Don't think elves go to the movies? What do you think they do during the off-season? Of course, none of those elves see as many movies as I do. Reindeer have lots of time to take in the flicks.
You know how sometimes the projector in your local multiplex breaks down during the movie, or the film is out of focus or much too loud? That's because I was trolling about the theater the night before, delivering a private screening to a few dozen elf pals, a demanding audience.
And don't think they don't have their stars: Tinker Bell has been ranked No. 1 by Elf/ilm Quarterly every year since 1954; even Julia Roberts trying to fill Tink's slippers in "Hook" couldn't topple our favorite pixie.
So, here's my guide to films that feature elves. VHS or DVD versions make great stocking stuffers, or maybe you'll catch one at a theater near you. Just don't be surprised if your box of Junior Mints or Gummy Bears seems a bit light (I have a sweet tooth, too).
1. "Lord of the Rings: The Two Towers" (2002)
I will no doubt be sneaking through exit doors on many a night once the middle section of Peter Jackson's epic trilogy opens next month (scheduled date: Dec. 18). We'll cheer for the Hobbits once again, and while more than a few elves will show up sporting walking sticks, pointy hats and fuzzy feet, most of us will be waiting for the entrance of Cate Blanchett, who returns as Galadriel, Queen of the Elves. Ralph Bakshi's 1978 animated version also works, but last year's "The Fellowship of the Ring" gave us Gil-Galad, King of the Elves, in a too-brief role. In part two, Galadriel promises a star turn that might--dare I say--rival Tinker Bell's.
2. "Tom Thumb" (1958)
Ah, if only your Hollywood still made movies like this one. An old couple wishes for a son, and their wish is granted. He turns out to be no bigger than a thumb, but full of impish charm, much like ... well, let's just say elves all over identify with this itsy-bitsy hero and this heartwarming musical. Director George Pal was a puppeteer in Hungary who later became known for his science fiction movies like "Atlantis," but to elves he'll always be their auteur. The movie deservedly won a best effects Oscar in 1959, and the songs, including two from Peggy Lee ("Tom Thumb's Tune" and "Are You a Dream") are first-rate.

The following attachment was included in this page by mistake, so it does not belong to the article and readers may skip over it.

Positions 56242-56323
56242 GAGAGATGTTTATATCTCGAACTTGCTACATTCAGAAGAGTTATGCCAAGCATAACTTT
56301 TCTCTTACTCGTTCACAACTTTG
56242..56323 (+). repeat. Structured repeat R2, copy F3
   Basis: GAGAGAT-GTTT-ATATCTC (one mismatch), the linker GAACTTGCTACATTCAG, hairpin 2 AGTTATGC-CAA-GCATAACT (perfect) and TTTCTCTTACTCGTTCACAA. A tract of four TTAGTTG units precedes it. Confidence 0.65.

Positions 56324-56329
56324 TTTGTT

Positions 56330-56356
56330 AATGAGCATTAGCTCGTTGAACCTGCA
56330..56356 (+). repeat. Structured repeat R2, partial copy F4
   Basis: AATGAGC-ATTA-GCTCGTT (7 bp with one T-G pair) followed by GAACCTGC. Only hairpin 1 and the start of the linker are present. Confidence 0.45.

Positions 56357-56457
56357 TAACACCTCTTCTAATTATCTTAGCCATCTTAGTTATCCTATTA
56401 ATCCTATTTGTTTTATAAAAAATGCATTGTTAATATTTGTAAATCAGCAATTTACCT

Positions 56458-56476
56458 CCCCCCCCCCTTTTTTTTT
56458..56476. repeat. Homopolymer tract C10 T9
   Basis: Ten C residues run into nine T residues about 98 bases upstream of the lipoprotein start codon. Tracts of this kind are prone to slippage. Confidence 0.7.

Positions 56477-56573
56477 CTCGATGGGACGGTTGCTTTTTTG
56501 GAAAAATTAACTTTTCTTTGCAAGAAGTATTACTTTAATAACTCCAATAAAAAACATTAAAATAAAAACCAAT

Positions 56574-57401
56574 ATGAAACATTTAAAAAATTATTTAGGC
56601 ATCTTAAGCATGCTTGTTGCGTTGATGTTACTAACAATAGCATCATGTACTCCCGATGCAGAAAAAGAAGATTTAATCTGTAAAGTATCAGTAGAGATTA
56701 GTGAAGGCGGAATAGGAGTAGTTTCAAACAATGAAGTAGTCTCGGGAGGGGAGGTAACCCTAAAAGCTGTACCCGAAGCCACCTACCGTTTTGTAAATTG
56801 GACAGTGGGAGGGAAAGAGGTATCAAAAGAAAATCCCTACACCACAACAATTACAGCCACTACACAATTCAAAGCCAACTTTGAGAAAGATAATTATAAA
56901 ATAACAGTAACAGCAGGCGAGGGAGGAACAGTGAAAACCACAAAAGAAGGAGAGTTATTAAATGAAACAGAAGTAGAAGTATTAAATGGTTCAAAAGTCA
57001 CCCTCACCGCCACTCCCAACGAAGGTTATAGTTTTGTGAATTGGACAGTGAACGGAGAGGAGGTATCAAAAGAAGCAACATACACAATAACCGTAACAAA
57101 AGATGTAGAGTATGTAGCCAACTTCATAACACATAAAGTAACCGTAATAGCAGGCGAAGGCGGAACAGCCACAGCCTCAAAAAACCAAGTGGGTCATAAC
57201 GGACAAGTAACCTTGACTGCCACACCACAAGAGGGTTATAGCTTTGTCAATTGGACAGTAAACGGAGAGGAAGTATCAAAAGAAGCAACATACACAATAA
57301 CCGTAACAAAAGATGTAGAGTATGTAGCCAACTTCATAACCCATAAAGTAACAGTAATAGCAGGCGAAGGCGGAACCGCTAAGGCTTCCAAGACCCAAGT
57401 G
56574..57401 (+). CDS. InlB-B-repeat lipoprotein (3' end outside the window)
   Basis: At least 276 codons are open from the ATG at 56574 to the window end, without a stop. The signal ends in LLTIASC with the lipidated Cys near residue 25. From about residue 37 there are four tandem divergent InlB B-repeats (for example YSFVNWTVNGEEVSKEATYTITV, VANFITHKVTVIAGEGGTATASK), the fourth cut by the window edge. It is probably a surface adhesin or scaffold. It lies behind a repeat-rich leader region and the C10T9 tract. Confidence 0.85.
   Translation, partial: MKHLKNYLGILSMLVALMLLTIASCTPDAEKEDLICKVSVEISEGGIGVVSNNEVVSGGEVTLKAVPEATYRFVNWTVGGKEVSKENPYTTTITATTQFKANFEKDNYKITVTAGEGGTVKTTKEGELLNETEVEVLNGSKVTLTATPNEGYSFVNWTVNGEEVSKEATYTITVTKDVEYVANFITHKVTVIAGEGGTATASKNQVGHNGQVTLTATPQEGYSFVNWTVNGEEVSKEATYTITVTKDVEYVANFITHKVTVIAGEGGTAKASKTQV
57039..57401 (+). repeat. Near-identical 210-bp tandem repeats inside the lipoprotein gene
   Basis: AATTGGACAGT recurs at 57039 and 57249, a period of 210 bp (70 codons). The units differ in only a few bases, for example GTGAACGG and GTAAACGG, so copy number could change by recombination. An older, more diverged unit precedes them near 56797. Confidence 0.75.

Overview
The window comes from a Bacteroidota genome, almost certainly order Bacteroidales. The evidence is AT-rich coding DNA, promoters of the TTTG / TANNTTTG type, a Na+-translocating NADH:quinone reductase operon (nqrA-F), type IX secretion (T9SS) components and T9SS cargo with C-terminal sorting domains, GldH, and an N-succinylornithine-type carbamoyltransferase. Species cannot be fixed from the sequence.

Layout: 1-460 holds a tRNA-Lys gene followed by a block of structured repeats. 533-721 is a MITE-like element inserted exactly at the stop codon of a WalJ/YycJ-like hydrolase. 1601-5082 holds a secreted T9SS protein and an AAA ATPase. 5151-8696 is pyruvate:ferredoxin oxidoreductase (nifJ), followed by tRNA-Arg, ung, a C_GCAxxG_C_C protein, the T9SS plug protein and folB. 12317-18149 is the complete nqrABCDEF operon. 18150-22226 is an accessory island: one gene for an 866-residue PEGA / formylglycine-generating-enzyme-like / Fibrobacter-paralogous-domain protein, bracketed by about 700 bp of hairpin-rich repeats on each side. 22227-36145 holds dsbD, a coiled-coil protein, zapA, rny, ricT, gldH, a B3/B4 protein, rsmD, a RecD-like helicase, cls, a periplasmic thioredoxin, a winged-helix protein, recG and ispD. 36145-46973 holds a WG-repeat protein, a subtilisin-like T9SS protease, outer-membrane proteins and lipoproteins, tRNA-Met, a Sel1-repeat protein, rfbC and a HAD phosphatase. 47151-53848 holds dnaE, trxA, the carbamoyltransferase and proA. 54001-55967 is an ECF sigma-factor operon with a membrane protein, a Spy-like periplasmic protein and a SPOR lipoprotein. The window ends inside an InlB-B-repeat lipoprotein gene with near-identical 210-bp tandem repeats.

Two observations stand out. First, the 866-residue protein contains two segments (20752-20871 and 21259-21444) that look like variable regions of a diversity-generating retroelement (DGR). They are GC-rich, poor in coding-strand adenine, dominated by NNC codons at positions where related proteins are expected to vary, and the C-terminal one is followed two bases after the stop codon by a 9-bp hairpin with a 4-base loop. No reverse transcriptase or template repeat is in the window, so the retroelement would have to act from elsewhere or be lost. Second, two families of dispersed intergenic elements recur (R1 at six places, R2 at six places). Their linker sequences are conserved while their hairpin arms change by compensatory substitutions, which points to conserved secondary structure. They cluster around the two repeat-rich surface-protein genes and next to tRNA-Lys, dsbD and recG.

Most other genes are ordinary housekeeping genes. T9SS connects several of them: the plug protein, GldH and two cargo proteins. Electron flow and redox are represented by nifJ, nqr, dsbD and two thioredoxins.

3. "The Wonderful World of t0he Brothers Grimm" (1962)
This was my introduction to Cinerama, as this film was the first Hollywood release in the late, great widescreen format, and it has spoiled me. Since this movie was made for Cinerama, It loses a lot on the small screen, but still delivers. Our old buddy George Pal ("Tom Thumb") joined with Henry Levin for this tale about Wilhelm and Jacob Grimm, who, after all, are elves' unofficial biographers. Pal directed the animated fairy tale sequences--the best part of the movie--including "The Cobbler and the Elves," "Rumpelstiltskin" and "The Dancing Princess." Enchanting, even without Cinerama.
4. "Rudolph, The Red-Nosed Reindeer" (1964)
This perennial holiday TV favorite is a must-see, because of the pivotal roles of Herbie the "misfit" elf who wants to be a dentist, and Alfie Scopp's menacing Head Elf, a realistic rendering of the sort of driving taskmasters that elves employed at the North Pole have had to contend with since Santa doesn't get involved in workshop disputes. Elves just love the message that even misfits can end up leading Santa's sleigh and the special stop at the island of misfit toys (I've always secretly wished for a Charlie in the Box). We also love the stop-action animation (take that, CGI!) and all those great songs, especially the ones sung by Burl Ives.
5. "Under the Rainbow" (1981)
I know, I know. Most of you thought I was going to end this list with "The Wizard of Oz." The munchkins are part of the elf family, so "The Wizard of Oz" will always be on the all-time favorites list, even though as a wee one, I was terrified of the Flying Monkeys and the Lollipop Guild. But, like all movie fans, I have guilty pleasures. This wacky Chevy Chase/Carrie Fisher comedy features one of my favorite stars, Billy Barty, whose career started in silent comedies. It's about a Los Angeles hotel that draws unsavory characters, including the actors and actresses working on "The Wizard of Oz." These folks, many of them visiting Hollywood for the first time in their lives and thrilled to be participating in a big movie, spend their off-set time drinking, carousing and generally misbehaving. Sure, some of the gags are un-P.C., as you humans say, but you were expecting "Citizen Kane"?
Flicker is really freelance writer Loren King, who is not a reindeer.Copyright © 2014, Los Angeles Times